The New York City Council has passed a bill that, when signed into law, will push the effective date of New York City's wage transparency law back to 1 November 2022 from the original date of 15 May 2022.


On 15 December 2021, the Council passed an amendment to the New York City Human Rights Law (NYCHRL), which made it an unlawful discriminatory practice for an employer with four or more employees (and at least one employee working in New York City) to advertise a job without stating the position's minimum and maximum salary or rate of pay. Notably, the wage transparency law applies not only to public advertisements, but also to internally advertised job, promotion and transfer opportunities.

On 22 March 2022, the New York City Commission on Human Rights (NYCCHR) published guidance to assist employers in complying with the new requirements before they take effect.

However, the Council introduced this new bill on 24 March 2022 (for further details please see "New York City issues guidance related to salary transparency in job advertisements") in order to, among other things:

  • move the effective date of the law to 1 November 2022; and
  • exclude employers with fewer than 15 employees from having to disclose a minimum and maximum salary or rate of pay.

On 27 April 2022, the Council amended the bill before passing it on 28 April 2022, eliminating the fewer-than-15 employees exemption. Accordingly, employers with four or more employees that have at least one employee working in New York City must comply with the city's wage transparency laws.


The most important thing to know is that the city's wage transparency law will not take effect until 1 November 2022.

In addition, the 28 April 2022 bill specifically states that employers who violate this law for the first time will not be subject to a fine if they:

  • cure the violation; and
  • provide proof of such cure to the NYCCHR no later than 30 days after the employer is notified of the violation.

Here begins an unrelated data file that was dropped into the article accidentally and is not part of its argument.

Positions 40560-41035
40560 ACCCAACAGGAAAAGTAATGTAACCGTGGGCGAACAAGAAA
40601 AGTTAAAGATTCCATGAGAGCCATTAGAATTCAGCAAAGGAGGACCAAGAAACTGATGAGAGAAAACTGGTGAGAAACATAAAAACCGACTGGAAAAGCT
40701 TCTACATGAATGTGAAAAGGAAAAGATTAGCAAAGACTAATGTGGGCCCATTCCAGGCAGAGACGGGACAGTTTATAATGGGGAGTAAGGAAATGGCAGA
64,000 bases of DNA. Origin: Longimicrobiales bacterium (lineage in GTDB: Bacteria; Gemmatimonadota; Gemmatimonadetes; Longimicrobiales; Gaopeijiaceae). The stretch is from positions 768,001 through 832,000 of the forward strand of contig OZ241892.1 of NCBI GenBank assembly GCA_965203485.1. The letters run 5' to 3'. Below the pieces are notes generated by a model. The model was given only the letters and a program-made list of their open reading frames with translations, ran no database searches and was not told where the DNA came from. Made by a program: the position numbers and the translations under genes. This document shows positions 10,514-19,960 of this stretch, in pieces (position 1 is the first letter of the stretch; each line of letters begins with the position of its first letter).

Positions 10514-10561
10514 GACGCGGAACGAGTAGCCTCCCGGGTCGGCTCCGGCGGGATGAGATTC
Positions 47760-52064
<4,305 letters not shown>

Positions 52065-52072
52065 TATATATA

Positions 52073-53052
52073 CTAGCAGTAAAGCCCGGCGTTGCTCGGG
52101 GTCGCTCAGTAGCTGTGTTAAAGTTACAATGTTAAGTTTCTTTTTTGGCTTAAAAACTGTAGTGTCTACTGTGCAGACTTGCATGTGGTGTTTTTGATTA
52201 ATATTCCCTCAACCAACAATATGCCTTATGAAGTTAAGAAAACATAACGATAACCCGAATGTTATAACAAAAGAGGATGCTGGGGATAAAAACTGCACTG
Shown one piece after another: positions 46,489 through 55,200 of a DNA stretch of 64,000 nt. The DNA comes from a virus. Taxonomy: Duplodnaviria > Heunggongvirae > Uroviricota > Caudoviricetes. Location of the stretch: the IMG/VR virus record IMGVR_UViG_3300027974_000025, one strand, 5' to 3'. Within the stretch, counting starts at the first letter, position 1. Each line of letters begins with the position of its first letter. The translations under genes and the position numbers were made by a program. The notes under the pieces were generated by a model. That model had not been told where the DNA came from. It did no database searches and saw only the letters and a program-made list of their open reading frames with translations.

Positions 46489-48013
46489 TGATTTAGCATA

Employers may be fined up to $125,000 for subsequent violations.

Further, persons aggrieved by alleged discrimination in violation of the NYCHL may generally bring a private cause of action in court to seek recovery of damages, including punitive damages and injunctive relief. However, this bill makes clear that only employees may bring a lawsuit against their current employer for an alleged violation of the wage transparency law.

Non-employees, including applicants, may not bring a private right of action against an employer for failing to disclose the minimum and maximum salary or wage rate when advertising a specific job. Former employees are also prohibited from bringing a lawsuit against their former employer for failing to disclose the minimum and maximum salary or wage rate when advertising a specific job, promotion or transfer opportunity.

With the NYC wage transparency law now set to take effect on 1 November 2022, covered employers should again review the NYCCHR's 22 March 2022 guidance and be on the lookout for additional guidance related to the new additions to the law.

For further information on this topic please contact Carolyn D Richmond, Glenn S Grindlinger or Timothy A Gumaer at Fox Rothschild by telephone (+1 212 878 7900‚Äč) or email ([email protected], [email protected] or [email protected]). The Fox Rothschild website can be accessed at